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Circuit court overturns conviction on grounds of rights violation

Whether it’s because of this blog or other means, most people know that their Fourth Amendment right protects them from unreasonable search and seizure. This means that if something is not covered by a warrant then law enforcement cannot take it from you so as to prove past crimes. Doing so would be a violation of a person’s rights and would be grounds for an appeal in a criminal case.

Our California readers can see this exemplified by a case out of the 2nd Circuit Court where an accountant found himself facing accusations of tax evasion because of information that was found on his computer. But according to court records, the information was taken nearly 2 1/2 years before investigators suspected him of criminal activity, thus violating the man’s Fourth Amendment rights.

As many of our readers know, many investigations involving white collar crimes can go on for years before a person faces charges. That’s because investigators usually want to ensure that they have the right evidence to support their accusations. But in this particular case, as the court pointed out, this was not done according to the letter of the law.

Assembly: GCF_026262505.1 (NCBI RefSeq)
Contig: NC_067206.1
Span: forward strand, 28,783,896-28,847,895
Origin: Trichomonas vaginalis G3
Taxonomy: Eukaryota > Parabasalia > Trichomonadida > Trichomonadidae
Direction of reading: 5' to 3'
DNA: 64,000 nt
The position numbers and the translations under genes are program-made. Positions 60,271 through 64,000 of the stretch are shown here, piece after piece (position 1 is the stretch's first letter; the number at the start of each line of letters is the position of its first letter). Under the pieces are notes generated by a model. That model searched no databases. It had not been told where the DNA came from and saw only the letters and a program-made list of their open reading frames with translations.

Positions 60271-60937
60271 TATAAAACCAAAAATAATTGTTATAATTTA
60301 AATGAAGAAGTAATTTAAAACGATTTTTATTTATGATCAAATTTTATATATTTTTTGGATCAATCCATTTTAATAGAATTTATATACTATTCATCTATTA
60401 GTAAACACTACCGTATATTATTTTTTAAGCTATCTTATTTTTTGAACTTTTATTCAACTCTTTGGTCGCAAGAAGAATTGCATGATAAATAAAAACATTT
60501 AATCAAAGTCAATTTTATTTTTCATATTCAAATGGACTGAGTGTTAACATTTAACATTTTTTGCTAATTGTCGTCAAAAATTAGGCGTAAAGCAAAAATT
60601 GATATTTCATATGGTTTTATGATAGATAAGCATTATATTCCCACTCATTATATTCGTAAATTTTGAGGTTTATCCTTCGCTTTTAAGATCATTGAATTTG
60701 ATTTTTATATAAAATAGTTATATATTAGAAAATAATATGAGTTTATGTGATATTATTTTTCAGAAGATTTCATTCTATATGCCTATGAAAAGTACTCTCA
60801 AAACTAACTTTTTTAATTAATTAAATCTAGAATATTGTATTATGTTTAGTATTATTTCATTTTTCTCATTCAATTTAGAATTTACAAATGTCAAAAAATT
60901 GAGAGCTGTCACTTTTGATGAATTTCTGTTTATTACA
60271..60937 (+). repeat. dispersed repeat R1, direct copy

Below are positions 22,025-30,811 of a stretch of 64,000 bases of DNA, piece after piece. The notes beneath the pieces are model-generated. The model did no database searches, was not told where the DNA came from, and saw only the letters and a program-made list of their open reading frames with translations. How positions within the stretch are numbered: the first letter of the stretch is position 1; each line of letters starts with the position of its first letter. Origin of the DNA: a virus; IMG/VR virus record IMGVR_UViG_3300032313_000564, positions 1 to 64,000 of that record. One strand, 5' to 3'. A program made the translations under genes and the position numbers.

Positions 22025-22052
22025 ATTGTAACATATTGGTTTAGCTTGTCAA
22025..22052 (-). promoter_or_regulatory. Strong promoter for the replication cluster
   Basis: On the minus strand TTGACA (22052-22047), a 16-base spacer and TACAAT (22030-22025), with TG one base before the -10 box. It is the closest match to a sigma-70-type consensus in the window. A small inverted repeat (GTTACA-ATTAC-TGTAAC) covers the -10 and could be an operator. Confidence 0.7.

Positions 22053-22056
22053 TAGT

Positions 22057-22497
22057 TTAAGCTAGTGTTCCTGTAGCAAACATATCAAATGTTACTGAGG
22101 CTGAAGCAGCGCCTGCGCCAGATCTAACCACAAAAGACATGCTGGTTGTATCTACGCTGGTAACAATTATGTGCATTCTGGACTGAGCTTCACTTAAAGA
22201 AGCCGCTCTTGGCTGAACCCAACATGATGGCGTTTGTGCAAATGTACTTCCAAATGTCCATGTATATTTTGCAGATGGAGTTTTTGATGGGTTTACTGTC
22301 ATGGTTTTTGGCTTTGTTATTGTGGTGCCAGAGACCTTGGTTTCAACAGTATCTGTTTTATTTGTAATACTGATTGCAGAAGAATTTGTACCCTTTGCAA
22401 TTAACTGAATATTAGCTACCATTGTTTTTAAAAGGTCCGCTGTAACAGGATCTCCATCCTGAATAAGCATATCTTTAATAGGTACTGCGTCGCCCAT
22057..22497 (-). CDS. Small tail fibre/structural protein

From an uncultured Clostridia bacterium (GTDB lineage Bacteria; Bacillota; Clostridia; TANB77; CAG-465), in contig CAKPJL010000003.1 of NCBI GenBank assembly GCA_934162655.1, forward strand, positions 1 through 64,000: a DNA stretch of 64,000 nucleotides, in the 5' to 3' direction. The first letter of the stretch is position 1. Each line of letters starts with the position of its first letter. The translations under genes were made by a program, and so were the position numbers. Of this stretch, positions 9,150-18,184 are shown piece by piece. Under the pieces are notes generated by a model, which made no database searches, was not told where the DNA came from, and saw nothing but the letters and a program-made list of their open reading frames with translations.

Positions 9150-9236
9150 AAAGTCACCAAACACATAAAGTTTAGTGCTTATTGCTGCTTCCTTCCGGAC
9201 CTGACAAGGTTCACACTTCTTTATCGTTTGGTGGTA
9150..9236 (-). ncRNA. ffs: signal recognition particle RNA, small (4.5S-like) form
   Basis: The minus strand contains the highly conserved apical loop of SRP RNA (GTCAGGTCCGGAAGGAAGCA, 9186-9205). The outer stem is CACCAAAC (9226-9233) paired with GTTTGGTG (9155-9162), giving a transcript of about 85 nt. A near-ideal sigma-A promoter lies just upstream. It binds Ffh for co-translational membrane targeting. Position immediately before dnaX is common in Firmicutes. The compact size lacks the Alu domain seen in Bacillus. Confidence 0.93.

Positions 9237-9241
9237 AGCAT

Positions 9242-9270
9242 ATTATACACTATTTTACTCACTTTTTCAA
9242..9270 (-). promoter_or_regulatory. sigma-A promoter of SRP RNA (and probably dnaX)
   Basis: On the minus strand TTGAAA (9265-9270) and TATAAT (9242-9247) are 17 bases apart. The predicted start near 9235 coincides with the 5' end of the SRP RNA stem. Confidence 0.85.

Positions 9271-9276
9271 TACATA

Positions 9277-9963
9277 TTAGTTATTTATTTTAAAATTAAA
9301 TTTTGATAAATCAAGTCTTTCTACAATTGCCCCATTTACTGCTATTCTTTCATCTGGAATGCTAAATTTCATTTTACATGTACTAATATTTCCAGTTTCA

As the court explained, the information that was taken from the accountant’s computer was not covered by the search warrant that was present in 2003. Law enforcement then sat on the data for more than two years before they developed probable cause against the accountant, which eventually led to the charge and conviction for tax evasion.

As the court pointed out, the Fourth Amendment prohibits the government from collecting information “in the hopes of discovering evidence about previously unknown crimes.” It was determined that this is what happened though in the case of the accountant. Thanks to the court’s recent decision though, the conviction for tax evasion was overturned, leaving the accountant pleased to know that justice had finally been served in his case.

Source: Courthouse News Service, “Feds' Data Retention Found 'Unreasonable',” Adam Klasfeld, June 20, 2014

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Former Criminal Prosecutor With Proven Results